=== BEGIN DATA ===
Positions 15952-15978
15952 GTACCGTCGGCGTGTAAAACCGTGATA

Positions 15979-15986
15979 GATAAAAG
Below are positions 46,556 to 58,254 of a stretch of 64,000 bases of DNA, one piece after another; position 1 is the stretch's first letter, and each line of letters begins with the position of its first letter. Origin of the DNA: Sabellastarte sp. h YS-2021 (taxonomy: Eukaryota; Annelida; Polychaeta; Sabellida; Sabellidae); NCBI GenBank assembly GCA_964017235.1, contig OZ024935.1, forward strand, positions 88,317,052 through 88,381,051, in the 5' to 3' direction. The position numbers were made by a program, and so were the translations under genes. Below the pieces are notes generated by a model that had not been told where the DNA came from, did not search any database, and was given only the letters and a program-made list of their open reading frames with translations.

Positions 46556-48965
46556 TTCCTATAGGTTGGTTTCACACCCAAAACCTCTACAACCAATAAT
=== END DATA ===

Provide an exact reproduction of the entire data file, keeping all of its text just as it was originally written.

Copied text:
Positions 15952-15978
15952 GTACCGTCGGCGTGTAAAACCGTGATA

Positions 15979-15986
15979 GATAAAAG
Below are positions 46,556 to 58,254 of a stretch of 64,000 bases of DNA, one piece after another; position 1 is the stretch's first letter, and each line of letters begins with the position of its first letter. Origin of the DNA: Sabellastarte sp. h YS-2021 (taxonomy: Eukaryota; Annelida; Polychaeta; Sabellida; Sabellidae); NCBI GenBank assembly GCA_964017235.1, contig OZ024935.1, forward strand, positions 88,317,052 through 88,381,051, in the 5' to 3' direction. The position numbers were made by a program, and so were the translations under genes. Below the pieces are notes generated by a model that had not been told where the DNA came from, did not search any database, and was given only the letters and a program-made list of their open reading frames with translations.

Positions 46556-48965
46556 TTCCTATAGGTTGGTTTCACACCCAAAACCTCTACAACCAATAAT